Hill showed some resilience after a poor performance against Temple with an efficient outing against the Golden Gophers in the Big Ten opener, but the Wolverines have clearly the best defense he has ever faced.


Though it might be a back-to-reality moment for Hill, it could also be a stage in which a star is born.

3. If Maryland’s defense, especially on third down, is for real

The Terps have been a pleasant surprise defensively so far this season. The only thing that kept Minnesota in the game two weeks ago were the number of penalties — particularly in pass coverage — that Maryland’s defense committed.

Michigan’s strength is running the ball with workhorse senior Karan Higdon getting the bulk of the carries. If the Terps can slow down Higdon and force junior quarterback Shea Patterson to beat them, Maryland might have a chance to keep things competitive longer than many expect.

The Terps still lead the Big Ten in third-down defense, allowing just 18 conversions on 62 attempts, and that could be the biggest single statistic relevant to Saturday’s outcome. Maryland needs that trend to continue to have a chance.

4. Which team’s injuries are more significant

Both the Terps and Wolverines came out of their most recent games a big banged up. That Maryland had an extra week to get healthy could be important, especially when it comes to starting safeties Darnell Savage Jr. and Antwaine Richardson, as well as offensive tackle Damian Prince and guard/center Johnny Jordan.

Though Michigan still has more quality depth, the shoulder injury to All-Big Ten and preseason All-America defensive end Rashan Gary could be troublesome for the Wolverines. Gary came out of last week’s 20-17 win over Northwestern and didn’t return. Higdon’s backup, junior Chris Evans, sat out the game with an injury.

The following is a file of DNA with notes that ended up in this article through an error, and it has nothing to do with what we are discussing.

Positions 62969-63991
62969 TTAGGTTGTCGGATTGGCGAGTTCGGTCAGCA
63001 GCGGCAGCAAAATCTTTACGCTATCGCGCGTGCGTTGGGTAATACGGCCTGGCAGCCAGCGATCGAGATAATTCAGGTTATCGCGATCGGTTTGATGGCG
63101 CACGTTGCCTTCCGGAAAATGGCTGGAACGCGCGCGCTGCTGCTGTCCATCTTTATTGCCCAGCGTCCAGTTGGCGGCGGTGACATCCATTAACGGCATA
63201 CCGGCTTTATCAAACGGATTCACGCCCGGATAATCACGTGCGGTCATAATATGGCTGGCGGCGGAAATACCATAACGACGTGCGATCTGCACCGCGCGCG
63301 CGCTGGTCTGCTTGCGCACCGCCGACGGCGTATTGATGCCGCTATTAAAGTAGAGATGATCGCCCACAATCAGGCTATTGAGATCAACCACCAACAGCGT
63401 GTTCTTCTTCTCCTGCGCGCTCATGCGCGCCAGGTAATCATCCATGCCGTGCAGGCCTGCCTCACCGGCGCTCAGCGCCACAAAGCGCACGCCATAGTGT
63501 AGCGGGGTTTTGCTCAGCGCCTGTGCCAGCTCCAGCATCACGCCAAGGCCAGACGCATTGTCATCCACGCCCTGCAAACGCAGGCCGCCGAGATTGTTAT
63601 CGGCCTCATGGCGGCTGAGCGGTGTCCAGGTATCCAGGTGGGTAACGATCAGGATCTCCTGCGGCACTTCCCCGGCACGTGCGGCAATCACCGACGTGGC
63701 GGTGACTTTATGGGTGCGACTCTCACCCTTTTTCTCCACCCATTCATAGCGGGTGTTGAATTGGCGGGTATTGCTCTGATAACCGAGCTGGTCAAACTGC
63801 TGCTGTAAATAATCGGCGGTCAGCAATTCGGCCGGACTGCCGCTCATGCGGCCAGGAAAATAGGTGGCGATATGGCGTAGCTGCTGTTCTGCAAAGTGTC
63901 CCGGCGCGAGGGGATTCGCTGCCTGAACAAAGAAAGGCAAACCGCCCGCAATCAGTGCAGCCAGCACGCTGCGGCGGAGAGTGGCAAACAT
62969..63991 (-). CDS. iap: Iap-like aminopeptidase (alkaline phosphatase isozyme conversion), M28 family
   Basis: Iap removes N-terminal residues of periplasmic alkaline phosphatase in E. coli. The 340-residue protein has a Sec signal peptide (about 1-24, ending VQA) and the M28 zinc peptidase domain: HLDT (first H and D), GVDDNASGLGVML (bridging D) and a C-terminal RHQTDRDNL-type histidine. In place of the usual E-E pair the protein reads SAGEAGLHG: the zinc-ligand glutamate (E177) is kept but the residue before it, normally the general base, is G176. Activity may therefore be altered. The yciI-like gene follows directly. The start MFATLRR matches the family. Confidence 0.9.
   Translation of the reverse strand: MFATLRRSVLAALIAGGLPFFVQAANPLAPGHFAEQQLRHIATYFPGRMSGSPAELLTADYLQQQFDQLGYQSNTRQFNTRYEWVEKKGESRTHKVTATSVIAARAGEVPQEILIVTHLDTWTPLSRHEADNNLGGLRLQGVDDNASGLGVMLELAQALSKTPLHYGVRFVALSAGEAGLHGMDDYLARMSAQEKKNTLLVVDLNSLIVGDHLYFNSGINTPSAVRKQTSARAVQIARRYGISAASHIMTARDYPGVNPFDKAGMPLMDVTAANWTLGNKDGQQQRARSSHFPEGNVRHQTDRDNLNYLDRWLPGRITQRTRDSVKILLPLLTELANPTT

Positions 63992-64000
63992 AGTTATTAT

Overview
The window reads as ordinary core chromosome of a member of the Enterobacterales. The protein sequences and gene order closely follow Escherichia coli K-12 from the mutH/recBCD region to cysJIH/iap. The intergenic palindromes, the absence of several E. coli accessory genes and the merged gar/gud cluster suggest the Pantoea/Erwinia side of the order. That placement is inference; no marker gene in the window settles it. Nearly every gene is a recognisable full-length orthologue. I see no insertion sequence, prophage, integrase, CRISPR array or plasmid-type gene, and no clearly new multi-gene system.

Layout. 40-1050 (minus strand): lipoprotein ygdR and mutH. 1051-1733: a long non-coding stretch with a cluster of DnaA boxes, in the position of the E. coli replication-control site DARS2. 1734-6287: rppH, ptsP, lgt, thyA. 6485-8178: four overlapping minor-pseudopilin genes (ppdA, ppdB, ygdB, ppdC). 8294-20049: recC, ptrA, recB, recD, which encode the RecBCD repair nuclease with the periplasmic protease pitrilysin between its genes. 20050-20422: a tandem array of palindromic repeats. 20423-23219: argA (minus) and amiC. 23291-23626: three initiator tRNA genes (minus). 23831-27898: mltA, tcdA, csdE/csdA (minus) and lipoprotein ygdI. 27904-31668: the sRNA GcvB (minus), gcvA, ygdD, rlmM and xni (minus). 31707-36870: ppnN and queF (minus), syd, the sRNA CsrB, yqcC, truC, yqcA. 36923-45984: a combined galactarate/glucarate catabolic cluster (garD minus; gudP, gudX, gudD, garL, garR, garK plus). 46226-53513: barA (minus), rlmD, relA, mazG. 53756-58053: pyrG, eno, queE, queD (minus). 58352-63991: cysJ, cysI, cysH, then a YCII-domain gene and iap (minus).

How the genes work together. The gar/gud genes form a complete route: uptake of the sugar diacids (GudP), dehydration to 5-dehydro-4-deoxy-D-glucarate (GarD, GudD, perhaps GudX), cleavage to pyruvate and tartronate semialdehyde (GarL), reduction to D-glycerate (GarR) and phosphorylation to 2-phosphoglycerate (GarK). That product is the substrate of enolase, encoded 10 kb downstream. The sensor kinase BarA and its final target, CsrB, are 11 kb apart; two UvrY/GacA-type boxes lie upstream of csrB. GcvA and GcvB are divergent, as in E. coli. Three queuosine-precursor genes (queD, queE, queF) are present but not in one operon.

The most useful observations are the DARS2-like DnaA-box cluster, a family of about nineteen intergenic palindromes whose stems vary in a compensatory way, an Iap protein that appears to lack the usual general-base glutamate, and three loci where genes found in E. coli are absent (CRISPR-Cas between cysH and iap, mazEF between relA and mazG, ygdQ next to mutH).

Canada said earlier this week that he was “hopeful” that everyone who has missed either the Minnesota game or the past two games, aside from Harrison and fellow junior running back Jake Funk (broken hand), would be back.

Given the way the Terps played against Temple, when they were without three starting offensive linemen, as well as Harrison, they need to be as close to 100 percent as possible to have any shot at an upset.

5. If the Terps can hang for a half, is that progress?

Given the way Michigan has manhandled Maryland since Harbaugh took over, most Terps fans know that the 17 ½-point spread is as much about the skepticism surrounding the Wolverines as it is suddenly newfound respect for Canada’s team.

That said, consider the halftime scores the past two years, including 35-0 two years ago in Ann Arbor. Only in Harbaugh’s first season, when the Wolverines struggled offensively and led only 6-0, was the game close for a half.

The Terps have not been competitive with many of the perennial powers in the Big Ten since beating the Wolverines and Penn State in their first year away from the Atlantic Coast Conference. A competitive, down-to-the-wire game, even a defeat, might be as big a step as Maryland has taken this season.